HOLLY SPRINGS, N.C. – With its home office located in the quickly growing town in southwest Wake County, the Coastal Plain League (CPL), a summer developmental baseball league for college players, never had a nearby franchise and team to give it a local face.
That will change when the 2015 season begins on May 26, as the newly minted Holly Springs Salamanders will take to the field.
The new franchise will present a true centered and focal point for the league, which in the past considered its closest league members in Wilson, the Tobs, and in Fayetteville, where the SwampDogs call home, its locally-featured clubs.
“The Holly Springs franchise is something that was a project dating back a few years,” CPL commissioner Justin Sellers said.
“Having the league office in Holly Springs, we wanted to bring a franchise to our backyard, so to speak, similar to the Atlantic Coast Conference (ACC) with Wake Forest nearby. The Holly Springs Salamanders gives us that local feel in the community that will help from a branding standpoint, but also from an existing members’ standpoint, adding a geographic staple for our footprint. Being able to connect and be what we call a bridge-gapper, travel will be more efficient for our teams when going to play each other.”
The league consists of current college players working on their game and honing their skills the pro way, with wood bats.
Many have aspirations of being drafted by a Major League Baseball (MLB) club, so getting that experience and to continue playing after the end of the collegiate season is important to aid in their development.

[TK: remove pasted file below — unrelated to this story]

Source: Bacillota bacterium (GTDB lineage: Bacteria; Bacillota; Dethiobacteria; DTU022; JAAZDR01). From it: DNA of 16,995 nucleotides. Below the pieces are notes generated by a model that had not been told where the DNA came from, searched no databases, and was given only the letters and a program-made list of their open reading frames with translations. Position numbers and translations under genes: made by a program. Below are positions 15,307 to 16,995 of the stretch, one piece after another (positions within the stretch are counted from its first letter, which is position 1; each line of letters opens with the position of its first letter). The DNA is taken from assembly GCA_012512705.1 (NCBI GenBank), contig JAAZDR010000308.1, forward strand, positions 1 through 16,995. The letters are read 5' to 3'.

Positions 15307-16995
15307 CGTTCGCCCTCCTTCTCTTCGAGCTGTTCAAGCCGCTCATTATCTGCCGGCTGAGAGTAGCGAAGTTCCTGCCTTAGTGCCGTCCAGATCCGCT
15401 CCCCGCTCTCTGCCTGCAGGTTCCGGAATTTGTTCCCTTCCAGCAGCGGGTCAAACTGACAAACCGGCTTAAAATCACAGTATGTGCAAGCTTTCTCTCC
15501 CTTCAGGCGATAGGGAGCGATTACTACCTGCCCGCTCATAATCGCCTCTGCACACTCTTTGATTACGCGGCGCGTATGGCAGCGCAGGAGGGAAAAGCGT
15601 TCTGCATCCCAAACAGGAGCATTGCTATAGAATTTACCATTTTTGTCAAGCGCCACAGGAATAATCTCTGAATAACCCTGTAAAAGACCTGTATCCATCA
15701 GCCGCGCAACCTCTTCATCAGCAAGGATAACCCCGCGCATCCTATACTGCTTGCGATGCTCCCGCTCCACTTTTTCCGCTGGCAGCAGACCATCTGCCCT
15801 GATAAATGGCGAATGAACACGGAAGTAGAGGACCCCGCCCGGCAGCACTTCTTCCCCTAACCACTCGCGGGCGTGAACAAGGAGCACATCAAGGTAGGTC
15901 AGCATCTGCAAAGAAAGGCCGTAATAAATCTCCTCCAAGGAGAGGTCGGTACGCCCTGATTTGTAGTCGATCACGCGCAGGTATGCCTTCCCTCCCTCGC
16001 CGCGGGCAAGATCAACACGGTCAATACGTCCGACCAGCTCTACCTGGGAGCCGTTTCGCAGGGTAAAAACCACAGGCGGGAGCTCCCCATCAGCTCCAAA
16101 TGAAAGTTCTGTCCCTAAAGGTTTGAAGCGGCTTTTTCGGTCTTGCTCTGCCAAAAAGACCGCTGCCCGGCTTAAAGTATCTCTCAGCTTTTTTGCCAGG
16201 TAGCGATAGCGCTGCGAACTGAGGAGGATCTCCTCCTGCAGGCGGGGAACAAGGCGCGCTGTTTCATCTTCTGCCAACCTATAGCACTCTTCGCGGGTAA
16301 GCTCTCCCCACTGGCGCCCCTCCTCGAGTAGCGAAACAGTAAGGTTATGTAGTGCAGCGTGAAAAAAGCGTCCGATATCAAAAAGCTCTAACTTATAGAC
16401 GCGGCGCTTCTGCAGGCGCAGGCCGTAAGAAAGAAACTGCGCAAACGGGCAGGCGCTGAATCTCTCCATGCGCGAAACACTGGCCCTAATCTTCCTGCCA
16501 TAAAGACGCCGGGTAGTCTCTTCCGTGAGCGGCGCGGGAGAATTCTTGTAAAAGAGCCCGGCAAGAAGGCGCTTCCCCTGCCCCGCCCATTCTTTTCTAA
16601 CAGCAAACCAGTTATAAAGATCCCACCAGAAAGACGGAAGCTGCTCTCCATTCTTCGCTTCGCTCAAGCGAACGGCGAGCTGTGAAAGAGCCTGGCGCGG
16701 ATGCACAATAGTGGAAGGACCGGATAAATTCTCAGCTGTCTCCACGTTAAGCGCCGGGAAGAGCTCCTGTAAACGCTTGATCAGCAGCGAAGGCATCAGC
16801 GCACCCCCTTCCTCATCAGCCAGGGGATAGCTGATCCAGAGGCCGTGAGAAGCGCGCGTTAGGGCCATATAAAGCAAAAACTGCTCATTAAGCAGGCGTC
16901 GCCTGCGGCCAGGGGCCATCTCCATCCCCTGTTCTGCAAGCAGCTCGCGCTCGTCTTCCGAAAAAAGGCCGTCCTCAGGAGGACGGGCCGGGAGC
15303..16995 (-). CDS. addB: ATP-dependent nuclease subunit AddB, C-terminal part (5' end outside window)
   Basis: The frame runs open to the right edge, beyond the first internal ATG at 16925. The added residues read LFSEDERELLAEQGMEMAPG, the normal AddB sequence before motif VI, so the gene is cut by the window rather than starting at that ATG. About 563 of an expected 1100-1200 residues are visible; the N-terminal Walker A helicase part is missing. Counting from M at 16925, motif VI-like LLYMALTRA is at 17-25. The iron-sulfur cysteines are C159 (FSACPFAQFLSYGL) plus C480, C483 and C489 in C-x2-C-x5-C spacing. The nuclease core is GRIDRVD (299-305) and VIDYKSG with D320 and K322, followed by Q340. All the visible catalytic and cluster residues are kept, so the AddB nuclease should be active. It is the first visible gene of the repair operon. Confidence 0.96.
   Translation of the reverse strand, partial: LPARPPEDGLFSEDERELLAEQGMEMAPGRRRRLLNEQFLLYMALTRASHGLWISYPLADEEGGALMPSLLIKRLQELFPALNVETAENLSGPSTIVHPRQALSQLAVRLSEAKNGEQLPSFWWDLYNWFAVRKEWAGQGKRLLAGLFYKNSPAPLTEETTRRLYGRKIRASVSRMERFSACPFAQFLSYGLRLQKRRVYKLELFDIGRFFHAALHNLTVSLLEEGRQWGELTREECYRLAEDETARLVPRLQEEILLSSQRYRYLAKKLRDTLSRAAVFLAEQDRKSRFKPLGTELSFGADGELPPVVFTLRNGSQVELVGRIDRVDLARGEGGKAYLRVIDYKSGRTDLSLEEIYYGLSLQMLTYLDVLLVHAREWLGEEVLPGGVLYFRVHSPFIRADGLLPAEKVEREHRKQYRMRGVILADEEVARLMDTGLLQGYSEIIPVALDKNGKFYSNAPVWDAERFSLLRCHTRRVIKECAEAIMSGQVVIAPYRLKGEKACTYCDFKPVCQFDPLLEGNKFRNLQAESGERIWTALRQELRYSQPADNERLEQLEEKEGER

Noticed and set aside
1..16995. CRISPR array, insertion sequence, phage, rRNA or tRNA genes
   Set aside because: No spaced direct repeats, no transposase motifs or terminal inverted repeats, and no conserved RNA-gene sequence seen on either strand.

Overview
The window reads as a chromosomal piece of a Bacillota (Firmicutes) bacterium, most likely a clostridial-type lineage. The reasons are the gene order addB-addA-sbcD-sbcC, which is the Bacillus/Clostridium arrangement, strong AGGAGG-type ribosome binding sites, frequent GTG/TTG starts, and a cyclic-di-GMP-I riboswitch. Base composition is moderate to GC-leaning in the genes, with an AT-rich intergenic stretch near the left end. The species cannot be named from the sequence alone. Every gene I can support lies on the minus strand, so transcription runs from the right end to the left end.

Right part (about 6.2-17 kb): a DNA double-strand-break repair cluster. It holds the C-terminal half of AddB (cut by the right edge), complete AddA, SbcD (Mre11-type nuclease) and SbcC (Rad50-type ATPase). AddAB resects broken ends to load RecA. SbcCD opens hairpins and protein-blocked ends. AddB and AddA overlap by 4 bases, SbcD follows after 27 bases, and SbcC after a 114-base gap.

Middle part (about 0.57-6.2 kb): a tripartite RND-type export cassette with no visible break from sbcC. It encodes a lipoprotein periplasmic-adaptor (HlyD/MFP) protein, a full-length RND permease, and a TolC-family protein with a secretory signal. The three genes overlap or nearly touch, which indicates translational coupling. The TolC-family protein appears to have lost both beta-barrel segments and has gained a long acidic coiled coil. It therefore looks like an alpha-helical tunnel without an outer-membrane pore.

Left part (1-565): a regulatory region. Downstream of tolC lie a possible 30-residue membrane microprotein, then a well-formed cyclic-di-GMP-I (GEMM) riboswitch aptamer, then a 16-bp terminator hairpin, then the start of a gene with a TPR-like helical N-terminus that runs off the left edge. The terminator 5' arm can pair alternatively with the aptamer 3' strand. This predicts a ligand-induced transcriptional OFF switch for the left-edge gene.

Over 1200 graduates of the league have been drafted into the pros.
Member clubs create and provide a professional, minor league-like atmosphere for all of its players, coaches, umpires, and fans.
However, it is an amateur league – not a minor pro league.
Players are not compensated monetarily in any form or fashion by the league or its teams, and they are competing with eligibility remaining with their respective college teams.
“If they have dreams of goin’ pro, then it’s getting them prepared for what they’re gonna’ see when they go pro,” Sellers added.
“To get acclimated to the wood bat, get further coaching and to assess them. That type of practice helps them be able to swing a wood bat and play against further competition at a high level and get used to the life of what pro baseball is gonna’ be like. If that’s the route you want to go, then the Coastal Plain League is a good starting point for you.”
Travel, particularly in the minors, where most drafted prospects eventually start, is something CPL players get a lot of exposure to, and the Salamanders roster will experience that right away, beginning their inaugural season on the road.
Before hometown fans will crowd the Salamanders’ field located within the Town’s newly constructed North Main Athletic Complex, they will have to listen to the league’s webcast on how well their team does in its first two games ever played in the CPL.
They’ll play two games back-to-back in Asheboro, against the Copperheads, and in Hampton, Va., home of the Peninsula Pilots, Tuesday and Wednesday respectively, before coming home to host their home opener against the Edenton Steamers on Thurs. May 28.
“As we see in all of our communities, you have something that you can call your own,” Sellers said.
“The citizens of Holly Springs will be able to say, ‘this is our team’, and get behind the Salamanders.”
It seems that getting behind the Salamanders hasn’t been a problem.
As of Thursday, the excitement to rally around the team has resulted in a sell out for the home opener.
All 1700 tickets are gone – give or take as final confirmation on the park’s full attendance capacity is still being finalized.
Not to worry though, there are 27 more games that will be played at the new park through Aug. 3, with season ticket and promotional ticket packages still available.
It seems that with the addition of its newest team, the CPL has already recorded its first home run of the season without a pitch even being thrown.